As more and more companies consider electric construction equipment to supplement their existing fleet, several contractors have expressed hesitancy — and for good reason. For one thing, emobility is new to the construction industry. Also, while electric makes sense for many now, there are a lot of considerations to think about first before making an investment. Things like an adequate charging infrastructure and how and where electric machines will be used are important to figure out upfront.
That said, some contractors out there have been eager to jump on the electromobility train, working hard to secure machines to try them out and better understand exactly how electric construction equipment will play a role in their evolving businesses.
Baltic Sands Inc. – Property Development
Jacques Marais is the director at Baltic Sands, Inc. out of Yucca Valley, California. His company specializes in environmentally sensitive, luxury off-grid property development and real estate. He’s been working with machines all his life — and electric has always been on his mind.
“I’ve always been curious and quite anxious to see where this is going and how we can apply electromobility to our business,” he says. “I can’t emphasize enough how excited we are to be in this position right now. I just have a sincere belief that this is the future.”
Jacques and his crew have piloted the two Volvo electric machines in Southern California and it’s his hope that this is just the beginning.
“For Baltic Sands, this is where ideology meets reality,” he says. “Right now, we’re seriously pursuing the idea of how we integrate these units into a business that delivers the type of work that we do and has traditionally depended on diesel-powered equipment. Our ambition is to be one of the first to try it out.”
So what advice does Jacques have for contractors out there who may be a little skeptical of electric construction equipment?
“Investigate what your operation is — really scrutinize what your existing units are doing on an average type of job,” he says. “It’s important to examine how many hours ‘x’ unit is being used to know the amount of time it’s under full utility during an eight-hour work cycle. That will determine whether or not electric machines can be well integrated into your fleet, without having a negative effect on your total productivity or total timeframe for your budgets.”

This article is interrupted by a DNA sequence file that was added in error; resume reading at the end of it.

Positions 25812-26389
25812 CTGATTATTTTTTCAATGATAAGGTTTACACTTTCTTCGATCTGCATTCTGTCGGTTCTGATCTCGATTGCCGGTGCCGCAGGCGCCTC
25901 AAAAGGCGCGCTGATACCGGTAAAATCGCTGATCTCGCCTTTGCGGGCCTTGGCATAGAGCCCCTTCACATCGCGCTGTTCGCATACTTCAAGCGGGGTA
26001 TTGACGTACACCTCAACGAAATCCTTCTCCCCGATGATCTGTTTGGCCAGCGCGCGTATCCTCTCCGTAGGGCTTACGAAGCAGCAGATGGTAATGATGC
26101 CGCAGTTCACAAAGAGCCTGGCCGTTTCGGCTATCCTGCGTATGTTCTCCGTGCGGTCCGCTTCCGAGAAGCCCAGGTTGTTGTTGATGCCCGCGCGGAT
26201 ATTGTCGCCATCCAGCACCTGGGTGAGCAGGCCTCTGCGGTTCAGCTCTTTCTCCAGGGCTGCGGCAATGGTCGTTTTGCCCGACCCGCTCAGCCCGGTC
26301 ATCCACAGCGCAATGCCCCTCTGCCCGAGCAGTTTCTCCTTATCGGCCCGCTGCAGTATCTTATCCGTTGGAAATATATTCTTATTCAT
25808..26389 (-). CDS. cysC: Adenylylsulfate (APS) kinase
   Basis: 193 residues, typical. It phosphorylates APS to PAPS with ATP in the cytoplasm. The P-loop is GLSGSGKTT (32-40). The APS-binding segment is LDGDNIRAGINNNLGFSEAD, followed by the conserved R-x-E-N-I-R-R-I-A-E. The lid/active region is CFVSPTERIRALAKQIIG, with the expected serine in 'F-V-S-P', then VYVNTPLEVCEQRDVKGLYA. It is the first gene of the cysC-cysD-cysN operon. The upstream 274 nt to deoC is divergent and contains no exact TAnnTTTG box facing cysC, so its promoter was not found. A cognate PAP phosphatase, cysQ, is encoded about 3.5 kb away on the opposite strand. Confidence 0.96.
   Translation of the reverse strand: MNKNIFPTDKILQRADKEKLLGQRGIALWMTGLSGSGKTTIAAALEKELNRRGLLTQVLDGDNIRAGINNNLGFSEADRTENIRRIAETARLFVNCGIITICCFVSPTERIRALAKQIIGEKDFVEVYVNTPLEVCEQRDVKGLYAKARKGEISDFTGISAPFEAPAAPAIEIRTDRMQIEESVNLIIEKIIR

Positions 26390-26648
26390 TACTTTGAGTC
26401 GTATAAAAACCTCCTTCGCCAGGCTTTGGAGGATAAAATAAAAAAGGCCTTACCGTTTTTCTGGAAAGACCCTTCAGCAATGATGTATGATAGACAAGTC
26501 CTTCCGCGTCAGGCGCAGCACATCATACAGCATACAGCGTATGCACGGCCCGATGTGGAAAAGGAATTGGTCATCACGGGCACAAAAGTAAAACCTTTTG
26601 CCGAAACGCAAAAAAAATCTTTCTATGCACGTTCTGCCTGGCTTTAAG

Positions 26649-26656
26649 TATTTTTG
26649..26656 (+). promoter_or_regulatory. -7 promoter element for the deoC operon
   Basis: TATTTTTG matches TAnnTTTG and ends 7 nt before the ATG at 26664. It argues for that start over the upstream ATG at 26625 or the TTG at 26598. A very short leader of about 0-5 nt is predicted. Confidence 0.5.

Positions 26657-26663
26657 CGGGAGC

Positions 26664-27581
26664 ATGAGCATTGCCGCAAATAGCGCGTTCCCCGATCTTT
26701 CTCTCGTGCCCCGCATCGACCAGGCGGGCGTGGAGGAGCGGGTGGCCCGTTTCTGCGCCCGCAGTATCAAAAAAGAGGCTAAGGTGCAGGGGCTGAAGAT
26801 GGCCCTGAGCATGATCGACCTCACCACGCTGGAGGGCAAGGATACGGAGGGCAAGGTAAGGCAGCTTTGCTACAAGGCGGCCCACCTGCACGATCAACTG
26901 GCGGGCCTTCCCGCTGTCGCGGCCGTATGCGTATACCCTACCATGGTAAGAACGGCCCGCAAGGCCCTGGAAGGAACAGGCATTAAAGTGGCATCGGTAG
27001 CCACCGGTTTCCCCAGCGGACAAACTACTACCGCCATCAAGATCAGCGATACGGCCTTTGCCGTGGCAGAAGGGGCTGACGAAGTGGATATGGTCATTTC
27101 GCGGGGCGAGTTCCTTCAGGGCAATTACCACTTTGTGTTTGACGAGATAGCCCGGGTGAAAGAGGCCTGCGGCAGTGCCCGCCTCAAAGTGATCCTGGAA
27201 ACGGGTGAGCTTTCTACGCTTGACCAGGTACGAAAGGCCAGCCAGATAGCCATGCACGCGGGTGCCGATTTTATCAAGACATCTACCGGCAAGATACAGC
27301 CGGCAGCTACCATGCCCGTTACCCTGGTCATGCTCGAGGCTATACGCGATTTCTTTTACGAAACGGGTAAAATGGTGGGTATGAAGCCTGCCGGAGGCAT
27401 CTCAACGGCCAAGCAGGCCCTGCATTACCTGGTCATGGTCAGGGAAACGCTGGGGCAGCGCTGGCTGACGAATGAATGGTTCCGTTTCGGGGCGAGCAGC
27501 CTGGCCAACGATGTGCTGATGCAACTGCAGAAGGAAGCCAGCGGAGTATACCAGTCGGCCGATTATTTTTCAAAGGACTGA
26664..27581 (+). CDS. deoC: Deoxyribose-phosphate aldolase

Read more about how Baltic Sands Inc. is using Volvo compact electric equipment for site development in Southern California.
Toronto Zoo – Animal Care
In the interest of animal comfort and further development of environmentally friendly operations, the Toronto Zoo, through Volvo dealer Strongco, tested the effectiveness of the Volvo ECR25 Electric excavator and L25 Electric wheel loader for use within animal enclosures and public areas.
To see how the machines impacted nearby animals, workers separated the bison, as they normally would, in order to add new features to the habitat and perform maintenance.
According to zoo employees, when operating heavy equipment in a zoo, the most important thing is to be aware of is the comfortability of the animals and, in this particular case, it’s typical for the bison to begin crying out with impatience after an hour of loud combustion engine operation. However, after three hours of working with the electric equipment, the bison remained quiet, showing no signs of agitation.
“We can be working in here and there’s no loud noise right now. The animals are still quiet in their exhibit or holding pen,” explained Neil Grant, Horticultural Lead Hand at the Toronto Zoo.
Management and employees were happy with the results of the pilot project and expressed interest in adding some of Volvo’s electric equipment to their fleet in the future.
Outside of animal safety and comfortability, Chris Theodoridis, Transit and Fleet Mechanic at the Toronto Zoo, explained the reasoning for his interest in the machines: “The main reason is that they’re environmentally conscious. Also, [lower] maintenance costs and ease of serviceability. It’s the direction of the future, so we’re trying to get it done with the entire fleet.”
Vandalia Rental – Equipment Rental Companies
While electric machines aren’t new to most rental companies, certain types of electric heavy equipment are. And for Vandalia Rental in Western Ohio and Northern Kentucky, that included electric compact excavators — until now.
With two new Volvo ECR25 Electric excavators on the way, Vandalia will soon be able to rent them out to companies already eager to put them to work.
“It’s important for us to get in early with certain types of rental equipment — especially if we think it can grow momentum,” says Adam Virag, Director of Operations. “We were one of the first to rent electric boom lifts, buggies and so on. We’re already seeing a need for electric excavators indoors, so these Volvo machines are a perfect fit.”
Current requests are coming from manufacturing plants in the area looking to make indoor modifications where a machine must get in and perform demolition work with zero emissions. The electric excavators will be paired up with other electric machines like electric buggies to haul out concrete and debris — and all of this can be done while factory workers are present. In the past, most of this work was done by hand over a longer period of time.